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On Wednesday, April 22, the World Health Organization (WHO) Director-General Tedros Adhanom Ghebreyesus expressed his hopes that the United States would reconsider the funding freeze.
In a virtual briefing with Geneva journalists, Tedros stressed that while the situation of epicenters in other parts of the world seemed to be improving to “make no mistake we have a long way to go. This virus will be with us for a long time.”
Tedros continued to explain that there were “worrying upward trends” in other parts of the world, including parts of Africa, Central and South America – regions with far less developed healthcare systems and infrastructure. According to the WHO’s top emergency expert Dr. Mike Ryan, “We are at the beginning in Africa,” stating a near 300% increase in cases in Somalia in the past week.
“I hope the freezing of the funding will be reconsidered and the US will once again support WHO’s work and continue to save lives … I hope the US believes that this is an important investment, not just to help others but for the US to stay safe also,” added Tedros.
Since US President Donald Trump announced a funding freeze on April 14, the WHO has continuously defended their actions, stating they were not acting in an opaque manner and declared an emergency at the right time. This defense came after Trump had accused the organization of being “China-centric” and also declaring the global emergency too late.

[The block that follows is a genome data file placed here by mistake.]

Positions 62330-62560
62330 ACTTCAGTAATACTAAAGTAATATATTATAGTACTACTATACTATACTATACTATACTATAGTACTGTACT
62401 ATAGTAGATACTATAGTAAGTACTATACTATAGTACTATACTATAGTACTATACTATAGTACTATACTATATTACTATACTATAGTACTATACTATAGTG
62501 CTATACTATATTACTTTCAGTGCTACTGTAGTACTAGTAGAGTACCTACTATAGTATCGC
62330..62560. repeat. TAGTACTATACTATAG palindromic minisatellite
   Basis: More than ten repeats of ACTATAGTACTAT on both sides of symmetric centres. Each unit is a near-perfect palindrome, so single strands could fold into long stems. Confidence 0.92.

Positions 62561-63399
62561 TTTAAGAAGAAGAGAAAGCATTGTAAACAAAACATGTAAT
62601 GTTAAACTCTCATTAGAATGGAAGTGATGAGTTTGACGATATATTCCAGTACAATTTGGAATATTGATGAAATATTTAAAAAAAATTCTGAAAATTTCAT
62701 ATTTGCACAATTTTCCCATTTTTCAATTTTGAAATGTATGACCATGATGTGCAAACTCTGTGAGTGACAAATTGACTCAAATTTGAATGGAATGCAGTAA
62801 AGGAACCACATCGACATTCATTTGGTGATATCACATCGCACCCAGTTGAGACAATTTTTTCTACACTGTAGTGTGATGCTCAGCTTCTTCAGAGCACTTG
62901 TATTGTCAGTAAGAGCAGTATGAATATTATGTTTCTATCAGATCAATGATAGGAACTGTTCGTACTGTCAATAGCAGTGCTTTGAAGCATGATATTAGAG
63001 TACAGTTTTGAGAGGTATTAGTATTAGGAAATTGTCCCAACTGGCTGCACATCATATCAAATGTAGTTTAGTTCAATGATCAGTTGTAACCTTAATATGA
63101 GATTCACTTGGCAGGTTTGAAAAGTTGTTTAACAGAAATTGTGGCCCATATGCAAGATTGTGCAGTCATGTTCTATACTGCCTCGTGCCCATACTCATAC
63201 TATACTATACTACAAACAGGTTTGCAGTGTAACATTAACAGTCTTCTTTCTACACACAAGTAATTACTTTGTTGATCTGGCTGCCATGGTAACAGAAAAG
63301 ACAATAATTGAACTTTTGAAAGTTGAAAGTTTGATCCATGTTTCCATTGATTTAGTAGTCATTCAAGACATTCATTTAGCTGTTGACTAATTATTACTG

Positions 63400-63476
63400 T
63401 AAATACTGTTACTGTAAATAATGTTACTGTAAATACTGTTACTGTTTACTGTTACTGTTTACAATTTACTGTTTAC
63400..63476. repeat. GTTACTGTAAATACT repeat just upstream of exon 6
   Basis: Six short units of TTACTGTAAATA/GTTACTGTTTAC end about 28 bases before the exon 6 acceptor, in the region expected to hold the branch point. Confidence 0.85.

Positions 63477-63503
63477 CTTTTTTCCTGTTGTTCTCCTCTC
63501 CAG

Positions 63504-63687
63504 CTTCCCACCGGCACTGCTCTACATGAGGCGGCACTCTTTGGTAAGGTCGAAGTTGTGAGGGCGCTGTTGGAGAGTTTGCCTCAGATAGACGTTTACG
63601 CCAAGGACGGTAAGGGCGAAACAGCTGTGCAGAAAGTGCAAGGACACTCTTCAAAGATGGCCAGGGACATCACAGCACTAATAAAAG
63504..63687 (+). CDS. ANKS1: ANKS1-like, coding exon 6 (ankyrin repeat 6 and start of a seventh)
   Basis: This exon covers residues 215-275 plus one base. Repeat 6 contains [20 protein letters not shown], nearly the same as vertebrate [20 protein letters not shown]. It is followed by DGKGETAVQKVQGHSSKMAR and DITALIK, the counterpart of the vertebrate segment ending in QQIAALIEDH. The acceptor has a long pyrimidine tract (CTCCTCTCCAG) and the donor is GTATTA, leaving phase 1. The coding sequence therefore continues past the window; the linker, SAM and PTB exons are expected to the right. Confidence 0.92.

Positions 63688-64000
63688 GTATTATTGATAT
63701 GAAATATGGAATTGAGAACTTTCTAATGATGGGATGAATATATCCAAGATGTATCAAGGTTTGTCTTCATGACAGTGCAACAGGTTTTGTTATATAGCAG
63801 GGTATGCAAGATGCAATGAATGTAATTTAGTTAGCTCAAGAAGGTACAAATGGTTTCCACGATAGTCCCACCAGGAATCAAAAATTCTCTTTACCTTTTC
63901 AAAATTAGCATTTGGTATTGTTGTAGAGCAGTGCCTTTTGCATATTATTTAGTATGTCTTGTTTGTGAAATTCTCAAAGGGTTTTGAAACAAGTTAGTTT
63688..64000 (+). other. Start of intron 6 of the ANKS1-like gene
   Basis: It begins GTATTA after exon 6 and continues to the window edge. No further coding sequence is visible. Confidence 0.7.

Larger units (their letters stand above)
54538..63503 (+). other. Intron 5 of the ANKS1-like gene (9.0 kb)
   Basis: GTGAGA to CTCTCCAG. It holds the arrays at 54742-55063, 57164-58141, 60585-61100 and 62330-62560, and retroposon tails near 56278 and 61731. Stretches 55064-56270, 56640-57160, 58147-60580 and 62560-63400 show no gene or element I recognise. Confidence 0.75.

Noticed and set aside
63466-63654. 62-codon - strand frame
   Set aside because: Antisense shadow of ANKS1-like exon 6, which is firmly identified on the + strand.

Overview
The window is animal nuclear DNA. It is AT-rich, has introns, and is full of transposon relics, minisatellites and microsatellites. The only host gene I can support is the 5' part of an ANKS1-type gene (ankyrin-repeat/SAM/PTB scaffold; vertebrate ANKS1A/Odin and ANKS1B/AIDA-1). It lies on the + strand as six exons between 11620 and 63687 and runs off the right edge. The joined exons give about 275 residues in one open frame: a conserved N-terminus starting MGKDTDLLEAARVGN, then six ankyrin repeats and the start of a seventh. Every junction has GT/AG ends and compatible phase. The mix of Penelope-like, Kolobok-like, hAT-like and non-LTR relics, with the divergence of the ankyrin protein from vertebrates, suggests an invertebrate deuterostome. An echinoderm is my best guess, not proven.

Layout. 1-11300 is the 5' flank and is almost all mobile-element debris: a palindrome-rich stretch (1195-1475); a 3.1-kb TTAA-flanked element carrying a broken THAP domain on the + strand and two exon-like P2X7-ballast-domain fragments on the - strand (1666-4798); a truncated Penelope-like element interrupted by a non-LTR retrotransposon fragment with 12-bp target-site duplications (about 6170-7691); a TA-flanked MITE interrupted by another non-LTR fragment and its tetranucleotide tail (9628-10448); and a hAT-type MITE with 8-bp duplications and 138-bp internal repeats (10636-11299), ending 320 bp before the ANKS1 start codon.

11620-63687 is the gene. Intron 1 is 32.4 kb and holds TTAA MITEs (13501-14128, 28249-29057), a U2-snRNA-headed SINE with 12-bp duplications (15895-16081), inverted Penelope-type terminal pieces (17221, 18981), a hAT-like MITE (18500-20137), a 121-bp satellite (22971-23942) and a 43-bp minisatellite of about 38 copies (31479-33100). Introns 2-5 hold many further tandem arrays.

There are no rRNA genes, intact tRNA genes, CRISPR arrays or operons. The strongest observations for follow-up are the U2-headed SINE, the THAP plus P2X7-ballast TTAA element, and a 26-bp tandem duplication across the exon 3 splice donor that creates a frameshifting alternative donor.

Tedros stated that the WHO has been working with the US Centers for Disease Control and Prevention (CDC) since the beginning. “Having CDC staff means there is nothing hidden from the US from Day One,” Tedros said. “Our CDC colleagues also know that we give information immediately to anyone.”
Tedros also added: “Looking back, I think we declared the emergency at the right time and when the world had enough time to respond.” At the time of the announcement, 82 confirmed COVID-19 cases reportedly existed outside of China, with no known deaths.